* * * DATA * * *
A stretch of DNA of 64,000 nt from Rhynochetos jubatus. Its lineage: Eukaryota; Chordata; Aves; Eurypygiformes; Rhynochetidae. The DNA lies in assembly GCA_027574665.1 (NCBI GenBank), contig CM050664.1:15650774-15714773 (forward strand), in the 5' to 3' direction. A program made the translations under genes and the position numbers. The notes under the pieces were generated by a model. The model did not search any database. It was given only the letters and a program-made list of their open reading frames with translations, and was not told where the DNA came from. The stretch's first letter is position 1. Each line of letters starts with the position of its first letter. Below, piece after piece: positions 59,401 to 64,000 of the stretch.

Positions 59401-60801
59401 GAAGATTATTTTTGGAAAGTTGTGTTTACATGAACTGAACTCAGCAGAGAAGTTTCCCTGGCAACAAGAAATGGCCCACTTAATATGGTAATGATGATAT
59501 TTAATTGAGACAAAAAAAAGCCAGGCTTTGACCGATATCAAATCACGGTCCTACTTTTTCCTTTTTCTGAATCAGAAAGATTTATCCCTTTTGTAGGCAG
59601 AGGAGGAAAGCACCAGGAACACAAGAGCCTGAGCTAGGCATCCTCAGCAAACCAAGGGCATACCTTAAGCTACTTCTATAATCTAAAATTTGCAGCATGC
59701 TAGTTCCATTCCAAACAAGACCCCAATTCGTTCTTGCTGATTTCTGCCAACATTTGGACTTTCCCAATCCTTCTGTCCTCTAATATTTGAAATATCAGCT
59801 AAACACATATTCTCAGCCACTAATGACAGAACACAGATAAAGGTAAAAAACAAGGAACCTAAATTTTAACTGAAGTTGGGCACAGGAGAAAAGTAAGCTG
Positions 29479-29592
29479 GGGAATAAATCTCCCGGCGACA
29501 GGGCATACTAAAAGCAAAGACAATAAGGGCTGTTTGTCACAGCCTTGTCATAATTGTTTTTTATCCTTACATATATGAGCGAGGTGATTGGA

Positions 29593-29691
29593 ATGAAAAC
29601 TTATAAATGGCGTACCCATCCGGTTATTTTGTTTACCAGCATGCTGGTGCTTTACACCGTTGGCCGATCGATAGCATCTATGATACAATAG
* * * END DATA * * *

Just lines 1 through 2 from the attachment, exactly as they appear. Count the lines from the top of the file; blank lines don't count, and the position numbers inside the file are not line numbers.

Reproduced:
A stretch of DNA of 64,000 nt from Rhynochetos jubatus. Its lineage: Eukaryota; Chordata; Aves; Eurypygiformes; Rhynochetidae. The DNA lies in assembly GCA_027574665.1 (NCBI GenBank), contig CM050664.1:15650774-15714773 (forward strand), in the 5' to 3' direction. A program made the translations under genes and the position numbers. The notes under the pieces were generated by a model. The model did not search any database. It was given only the letters and a program-made list of their open reading frames with translations, and was not told where the DNA came from. The stretch's first letter is position 1. Each line of letters starts with the position of its first letter. Below, piece after piece: positions 59,401 to 64,000 of the stretch.

Positions 59401-60801